Imagine you’re walking the corridors of a dusty museum. A docent approaches and leads you to an exhibit showcasing artifacts from ancient Egypt. Suddenly, the docent transforms into Osiris, Egyptian god of the afterlife. He opens a dimly lit display case, reaches for a clay urn and offers it to you, telling you that it has the power to grant everlasting life. Would you grab hold? Or would you consider the consequences?
In his ambitious and engrossing new book, Immortality, Stephen Cave invites us to reflect on the implications of perpetual existence, arguing that whether we know it or not, every decision we make is driven by our desire to outlast death. Part historical narrative, part philosophical treatise, Immortality examines the spectrum of human accomplishment through the unique lens of our collective obsession with living forever.
Cave’s fascinating study identifies four imperatives—what he calls the “immortality narratives”—which account for nearly every feature of civilization, from advances in modern medicine to the development of sophisticated religious systems, politics and the arts. These “immortality narratives” include our biological will to survive, foundational myths of bodily resurrection, the notion of “soul” or spiritual essence, and our culture, defined here as the material legacies we leave behind for future generations. Cave makes the case for understanding civilization via these immortality narratives by supporting them with rich historical anecdotes. For example, in order to illustrate how the biological survival narrative manifests today—like, say, the popular belief in the purported health benefits of Greek yogurt—Cave recounts tales from ancient China about the Emperor Qin’s quest for a magic serum capable of prolonging life indefinitely.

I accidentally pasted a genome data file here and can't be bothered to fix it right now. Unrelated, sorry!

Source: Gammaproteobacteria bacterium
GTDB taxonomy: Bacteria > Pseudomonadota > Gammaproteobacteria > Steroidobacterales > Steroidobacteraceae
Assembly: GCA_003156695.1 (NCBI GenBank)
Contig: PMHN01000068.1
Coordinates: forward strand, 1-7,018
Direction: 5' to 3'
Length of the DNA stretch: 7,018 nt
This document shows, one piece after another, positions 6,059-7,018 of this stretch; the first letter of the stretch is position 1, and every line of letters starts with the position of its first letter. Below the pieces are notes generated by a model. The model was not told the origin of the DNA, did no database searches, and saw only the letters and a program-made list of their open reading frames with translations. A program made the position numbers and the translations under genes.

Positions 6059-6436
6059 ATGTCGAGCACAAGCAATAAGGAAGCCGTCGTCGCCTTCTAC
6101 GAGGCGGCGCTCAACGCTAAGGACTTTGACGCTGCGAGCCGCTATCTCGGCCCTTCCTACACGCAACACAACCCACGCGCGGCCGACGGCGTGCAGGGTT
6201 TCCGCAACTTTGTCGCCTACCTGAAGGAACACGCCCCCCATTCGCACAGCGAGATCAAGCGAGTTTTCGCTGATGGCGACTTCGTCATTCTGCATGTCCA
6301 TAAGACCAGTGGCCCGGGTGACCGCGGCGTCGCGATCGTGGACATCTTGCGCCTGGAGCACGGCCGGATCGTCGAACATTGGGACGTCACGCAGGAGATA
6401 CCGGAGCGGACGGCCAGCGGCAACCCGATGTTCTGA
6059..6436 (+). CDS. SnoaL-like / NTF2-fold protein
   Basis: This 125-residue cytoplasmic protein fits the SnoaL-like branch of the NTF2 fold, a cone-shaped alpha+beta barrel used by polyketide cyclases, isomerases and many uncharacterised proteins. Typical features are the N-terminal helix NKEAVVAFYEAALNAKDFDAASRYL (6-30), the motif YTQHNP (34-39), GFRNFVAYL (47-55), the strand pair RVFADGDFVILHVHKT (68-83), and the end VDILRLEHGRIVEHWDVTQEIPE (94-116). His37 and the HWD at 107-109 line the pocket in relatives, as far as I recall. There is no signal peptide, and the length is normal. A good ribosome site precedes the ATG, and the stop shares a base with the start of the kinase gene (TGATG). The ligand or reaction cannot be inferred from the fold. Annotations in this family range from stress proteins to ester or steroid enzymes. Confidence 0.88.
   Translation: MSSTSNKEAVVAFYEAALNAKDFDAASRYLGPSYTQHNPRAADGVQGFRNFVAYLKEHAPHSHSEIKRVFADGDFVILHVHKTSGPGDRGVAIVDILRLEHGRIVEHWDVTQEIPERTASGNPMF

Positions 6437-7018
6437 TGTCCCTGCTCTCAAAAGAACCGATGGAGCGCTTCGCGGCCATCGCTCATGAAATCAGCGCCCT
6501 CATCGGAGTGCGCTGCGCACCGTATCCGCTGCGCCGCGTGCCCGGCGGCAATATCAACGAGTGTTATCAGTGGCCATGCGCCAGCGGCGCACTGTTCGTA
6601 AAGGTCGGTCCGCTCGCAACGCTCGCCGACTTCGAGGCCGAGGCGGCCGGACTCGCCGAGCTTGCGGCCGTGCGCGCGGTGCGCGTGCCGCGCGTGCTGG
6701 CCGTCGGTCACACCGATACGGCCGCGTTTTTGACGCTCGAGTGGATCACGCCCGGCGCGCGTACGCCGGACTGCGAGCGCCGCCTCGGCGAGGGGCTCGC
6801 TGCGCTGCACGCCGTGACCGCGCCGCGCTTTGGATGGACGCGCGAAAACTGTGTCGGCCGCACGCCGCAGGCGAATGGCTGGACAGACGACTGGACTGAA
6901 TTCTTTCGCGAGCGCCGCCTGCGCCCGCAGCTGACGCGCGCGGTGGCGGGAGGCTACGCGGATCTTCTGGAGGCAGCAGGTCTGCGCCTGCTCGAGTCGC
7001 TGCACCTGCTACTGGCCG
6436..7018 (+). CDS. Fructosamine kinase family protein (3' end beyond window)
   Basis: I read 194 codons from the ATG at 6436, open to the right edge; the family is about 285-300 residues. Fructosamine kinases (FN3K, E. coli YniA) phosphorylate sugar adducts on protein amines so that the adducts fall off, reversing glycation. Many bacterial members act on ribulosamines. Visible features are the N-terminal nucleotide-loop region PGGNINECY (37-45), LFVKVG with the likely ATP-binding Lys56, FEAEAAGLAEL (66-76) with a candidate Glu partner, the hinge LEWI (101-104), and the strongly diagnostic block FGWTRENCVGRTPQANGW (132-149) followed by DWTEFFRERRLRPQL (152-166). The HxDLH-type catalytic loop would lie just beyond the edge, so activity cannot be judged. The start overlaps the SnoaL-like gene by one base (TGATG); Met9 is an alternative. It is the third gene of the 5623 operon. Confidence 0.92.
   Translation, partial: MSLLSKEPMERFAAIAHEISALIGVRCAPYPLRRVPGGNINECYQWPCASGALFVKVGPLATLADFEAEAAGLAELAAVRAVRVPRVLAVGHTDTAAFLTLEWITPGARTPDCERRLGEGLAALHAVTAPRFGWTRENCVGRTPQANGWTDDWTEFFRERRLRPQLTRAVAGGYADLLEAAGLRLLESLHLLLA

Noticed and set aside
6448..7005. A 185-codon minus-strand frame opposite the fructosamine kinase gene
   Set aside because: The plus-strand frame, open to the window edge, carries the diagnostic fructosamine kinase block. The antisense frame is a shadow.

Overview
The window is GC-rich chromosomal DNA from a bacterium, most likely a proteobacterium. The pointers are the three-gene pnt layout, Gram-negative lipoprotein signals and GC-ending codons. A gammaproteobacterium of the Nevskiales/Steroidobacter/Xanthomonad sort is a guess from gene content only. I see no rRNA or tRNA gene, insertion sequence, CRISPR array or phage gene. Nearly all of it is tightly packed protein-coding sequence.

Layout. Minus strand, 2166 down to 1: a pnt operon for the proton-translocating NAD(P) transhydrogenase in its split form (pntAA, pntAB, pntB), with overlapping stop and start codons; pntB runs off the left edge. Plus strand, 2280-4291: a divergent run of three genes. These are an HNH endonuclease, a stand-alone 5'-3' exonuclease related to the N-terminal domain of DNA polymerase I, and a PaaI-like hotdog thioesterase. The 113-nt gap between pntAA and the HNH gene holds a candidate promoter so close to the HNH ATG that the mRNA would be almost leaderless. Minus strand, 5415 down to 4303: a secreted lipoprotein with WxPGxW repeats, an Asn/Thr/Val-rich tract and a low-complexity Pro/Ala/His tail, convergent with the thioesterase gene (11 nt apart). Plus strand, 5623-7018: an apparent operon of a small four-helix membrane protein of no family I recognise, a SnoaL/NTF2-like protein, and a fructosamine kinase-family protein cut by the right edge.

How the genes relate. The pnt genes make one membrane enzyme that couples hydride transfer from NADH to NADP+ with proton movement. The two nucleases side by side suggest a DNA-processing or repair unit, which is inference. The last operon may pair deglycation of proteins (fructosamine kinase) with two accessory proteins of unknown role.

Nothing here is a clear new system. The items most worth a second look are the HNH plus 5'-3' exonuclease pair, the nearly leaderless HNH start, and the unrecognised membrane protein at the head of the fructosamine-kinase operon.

These anecdotes read more like excerpts from an adventure novel than evidence supporting hard scholarship. While Cave was trained as a philosopher—in fact, Immortality grew from his doctoral work at Cambridge—he has spent much of his career writing features for newspapers like the New York Times and the Guardian. The way he seamlessly blends theory, research and narrative into a coherent and accessible whole testifies to the breadth of his talents as a writer.
The greatest strength of Immortality, then, is its capacity to appeal to readers of all stripes. You won’t need a degree in philosophy to find Cave’s argument compelling, or to appreciate the fifth “immortality narrative” he proposes in his concluding remarks, which is by any measure an elegant and appropriate solution to the problem he sets out. At one point or another we’ve all asked ourselves whether we would take Osiris’ urn if given the chance. We all share in our mortality, and reading Cave’s text reminds us that we each have a stake in the great traditions, legacies and narratives our civilization has built to keep death at bay.